“I think women in China enjoy a much stronger position than their average counterparts in many other Asian countries,” I cut in. “But if you look at higher positions in the government or corporations, there are not that many women at all.”

With that said, I admitted that growing up in a family of strong women, and hearing Mao’s slogan that “women hold half the sky” all the time, I never sensed or was even aware of the discrimination against women until I entered the workforce and encountered discrimination first hand.

In the early 1980s, college graduates received assigned jobs. Mine was to handle the import and export of films at a large company in Beijing. But when I reported to work and revealed I was a woman, not a man as the company requested, they banished me to do film subtitle translations in a subsidiary. I fought four years in vain to change my job, and in the end, escaped to the U.S. to do my graduate studies.

“It was only after I came to the U.S. that I learned about feminism and realized how far women had come, both in the West and East,” I told Jane.

There is no doubt that women’s positions have been improving continuously since the ‘80s, both in China and the U.S. However, we still face many challenges when it comes to equality between men and women, and we still have a long way to go.

Jian Ping, author of Mulberry Child: A Memoir of China, which has been developed into an award-winning documentary film by Susan Morgan Cooper and is narrated by Jacqueline Bisset. Visit for more information.

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September 6th

Friday, September 7th, 2012

Four years ago on September 6, I was on a plane rushing from Chicago to Beijing, via a transfer in Toronto, the only route I could get a seat within hours of learning the news that my father had passed away.  I was very shocked despite having seen him in Changchun, capital of Jilin Province where he lived less than two weeks before ago when I visited him and my mother and knew he was very weak.  The impact of losing him hit me so hard that I couldn’t stop the tears and couldn’t breathe without feeling the physical pain in my chest.

Four years later on the same day I was on a plane again, this time from Chicago to New York City. I was on my way to attend the premiere of Mulberry Child, the feature-length documentary based my book, at the Quad Cinema. It was a coincidence that the week-long screenings in NYC would start in early September. Personally I dedicated the occasion as a tribute to my father.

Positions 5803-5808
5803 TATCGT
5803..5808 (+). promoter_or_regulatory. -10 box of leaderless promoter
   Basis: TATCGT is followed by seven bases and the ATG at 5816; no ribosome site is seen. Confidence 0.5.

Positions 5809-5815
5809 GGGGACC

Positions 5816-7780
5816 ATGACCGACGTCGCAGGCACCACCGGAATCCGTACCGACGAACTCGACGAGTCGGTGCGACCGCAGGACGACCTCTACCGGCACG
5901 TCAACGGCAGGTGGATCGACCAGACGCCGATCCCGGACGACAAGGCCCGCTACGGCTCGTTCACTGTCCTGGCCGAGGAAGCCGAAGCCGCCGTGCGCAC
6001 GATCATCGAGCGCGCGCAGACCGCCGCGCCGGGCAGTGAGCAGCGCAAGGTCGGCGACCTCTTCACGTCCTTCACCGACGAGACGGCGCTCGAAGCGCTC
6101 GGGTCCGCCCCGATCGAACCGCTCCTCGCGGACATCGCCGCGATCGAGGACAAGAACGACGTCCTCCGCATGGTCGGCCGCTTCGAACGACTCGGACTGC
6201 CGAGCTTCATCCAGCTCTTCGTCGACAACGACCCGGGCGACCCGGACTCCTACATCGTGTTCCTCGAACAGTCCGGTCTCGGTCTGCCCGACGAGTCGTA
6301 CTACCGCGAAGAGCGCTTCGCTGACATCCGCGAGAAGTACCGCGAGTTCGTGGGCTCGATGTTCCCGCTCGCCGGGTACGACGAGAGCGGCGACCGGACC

Four years have gone since his passing, but he is alive in my heart and his influence on me still goes on just as if he were still with me. I have and will always remember him as a man of integrity, a dedicated public servant, and a loving father. His passion toward life, his optimism facing all kinds of adversity, and his strength, both mentally and physically, will stay with me and inspire me forever. I cherish the memory when, as a child, I used his arm as a swing; and in his 80s, I still couldn’t beat him in arm wrestling. And I’m grateful to this day that his firm no against my joining the army before finishing high school changed the path of my life.

My father passed away on September 6, 2008 after battling with lung cancer for three years. He remained a fighter to the last day of his life. Upon learning the news of his diagnosis in 2005, he was silent for a week and then decided his way of living the last phase of his life: no operation, no chemo therapy, and no hospitalization. He wanted to control the quality of his remaining days without drugs, and he wanted to live with dignity, and with his mind as clear as he had always been. And he did, enduring a lot of pain without any complaint.

He expressed two last wishes during that time: live to see the Beijing Olympic Games and the Shanghai Expo. He was able to fulfill the first.

Many readers of Mulberry Child expressed admiration for him. I was touched and pleased. He would have liked hearing those comments. I took comfort in the fact that I was able to present a hardcover copy of my book to him in August 2008 when I visited him, and in September when I went back to attend his funeral, I saw my book on a prominent position on his desk. Longing to have the book accompanying him, I placed that copy under his pillow when he was wheeled away for cremation.

He would be pleased to know that the film Mulberry Child had been produced, well received at film festivals, with three awards under its name so far, and resonated with many viewers at theatres. I’m looking forward to the premiere in NYC, a place I had once lived for five years and my father had visited before.